Every state school in England to be required to share daily attendance registers

Every state school in England will now share their daily attendance registers across the education sector – including with the Department for Education (DfE), councils, and trusts, the government has announced today (29 February).

The sharing of daily school registers will form a new attendance data set that will help schools spot and support children displaying ‘worrying’ trends of persistent absence or those in danger of becoming missing in education.

Schools, trusts and councils will be able to access this data via an interactive secure data dashboard maintained by the Department for Education. This will allow them easy use of the data to not only spot pupils in need of support but also to understand how their attendance position compares locally and nationally so they can look at where they might need to drive improvements.  

The government said these reforms are the next stage of its plan to improve attendance following the pandemic which has seen a worldwide rise in absence and persistent absence driven by broken habits of attendance, and new and exacerbated barriers like mental ill health.

The government’s plan to improve attendance has included expanding the attendance hubs programme to 32 hubs across the country, which the DfE said share best practice to schools supporting more than one million pupils, plus piloting attendance mentors, who work directly with pupils to tackle their barriers to attendance alongside a national awareness campaign aimed at helping parents. 

The government said its plan is already working, with 380,000 fewer pupils persistently off school over the course of last year.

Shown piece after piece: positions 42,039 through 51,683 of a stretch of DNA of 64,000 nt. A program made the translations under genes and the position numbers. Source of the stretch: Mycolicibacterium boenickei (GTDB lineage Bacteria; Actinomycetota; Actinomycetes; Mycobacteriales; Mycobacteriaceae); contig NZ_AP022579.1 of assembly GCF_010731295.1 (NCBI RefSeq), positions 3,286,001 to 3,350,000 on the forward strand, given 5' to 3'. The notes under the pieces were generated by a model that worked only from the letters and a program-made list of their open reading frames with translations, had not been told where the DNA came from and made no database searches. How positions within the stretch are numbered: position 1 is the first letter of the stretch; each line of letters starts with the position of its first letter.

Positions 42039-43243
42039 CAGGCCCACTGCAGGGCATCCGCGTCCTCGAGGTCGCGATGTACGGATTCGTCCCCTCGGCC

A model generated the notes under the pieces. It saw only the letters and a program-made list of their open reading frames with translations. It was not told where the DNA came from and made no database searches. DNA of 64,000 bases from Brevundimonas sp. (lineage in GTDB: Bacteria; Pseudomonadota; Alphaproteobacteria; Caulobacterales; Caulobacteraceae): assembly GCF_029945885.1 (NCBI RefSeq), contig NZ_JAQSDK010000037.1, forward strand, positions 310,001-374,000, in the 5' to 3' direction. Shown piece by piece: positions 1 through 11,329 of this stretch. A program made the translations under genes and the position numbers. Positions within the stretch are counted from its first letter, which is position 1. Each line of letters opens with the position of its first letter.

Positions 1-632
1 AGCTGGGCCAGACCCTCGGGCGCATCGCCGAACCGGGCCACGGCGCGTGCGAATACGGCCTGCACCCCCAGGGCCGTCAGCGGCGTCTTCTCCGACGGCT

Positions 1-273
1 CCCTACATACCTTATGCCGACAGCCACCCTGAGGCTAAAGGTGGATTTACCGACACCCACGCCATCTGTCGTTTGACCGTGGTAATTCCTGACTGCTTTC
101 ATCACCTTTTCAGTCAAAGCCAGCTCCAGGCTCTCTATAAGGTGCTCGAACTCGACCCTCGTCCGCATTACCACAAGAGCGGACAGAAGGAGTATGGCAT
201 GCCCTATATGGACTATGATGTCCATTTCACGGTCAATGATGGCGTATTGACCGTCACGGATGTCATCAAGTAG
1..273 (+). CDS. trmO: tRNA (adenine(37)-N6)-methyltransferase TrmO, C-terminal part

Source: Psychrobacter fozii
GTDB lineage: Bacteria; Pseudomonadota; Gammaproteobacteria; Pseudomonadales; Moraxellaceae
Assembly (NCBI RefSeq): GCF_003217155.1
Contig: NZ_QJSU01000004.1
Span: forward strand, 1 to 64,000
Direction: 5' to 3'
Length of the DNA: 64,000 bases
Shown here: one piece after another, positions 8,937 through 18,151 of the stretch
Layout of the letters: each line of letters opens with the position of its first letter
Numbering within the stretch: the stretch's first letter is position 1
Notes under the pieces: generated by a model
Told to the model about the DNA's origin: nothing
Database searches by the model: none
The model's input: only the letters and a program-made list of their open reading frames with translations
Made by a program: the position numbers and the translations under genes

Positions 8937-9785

Parent fines for unauthorised absences will also be brought under a national framework to help tackle inconsistencies in their use. 

A fine to parents must be considered if a child misses 5 days of school for unauthorised absence. Alongside this, costs for fines will go up from £60 to £80 if paid within 21 days and from £120 to £160 if paid in 28 days which will ensure all parents are aware of when they might face a fine to ensure all councils are issuing fines appropriately. 

Responding to this news, Paul Whiteman, general secretary of school leaders’ union NAHT, said: “A consistent national framework for fines makes sense. Currently there is significant variation between how and when local authorities issue fines to parents.

“However, parents will likely be surprised that at a time when schools are struggling to find enough teachers to teach classes, when buildings are crumbling, and when we are in the middle of a crisis in special needs provision, that the government is choosing to focus on increasing fines for parents.

“Good attendance is obviously critically important, but fines have long proven to be too blunt a tool and largely ineffective at improving persistent absence.

“What is really needed to tackle poor attendance is more targeted resources to find out the reasons behind absence, including support for vulnerable families and for children and young people’s mental health. Without that work, higher fines could just be further punishing already struggling families and children.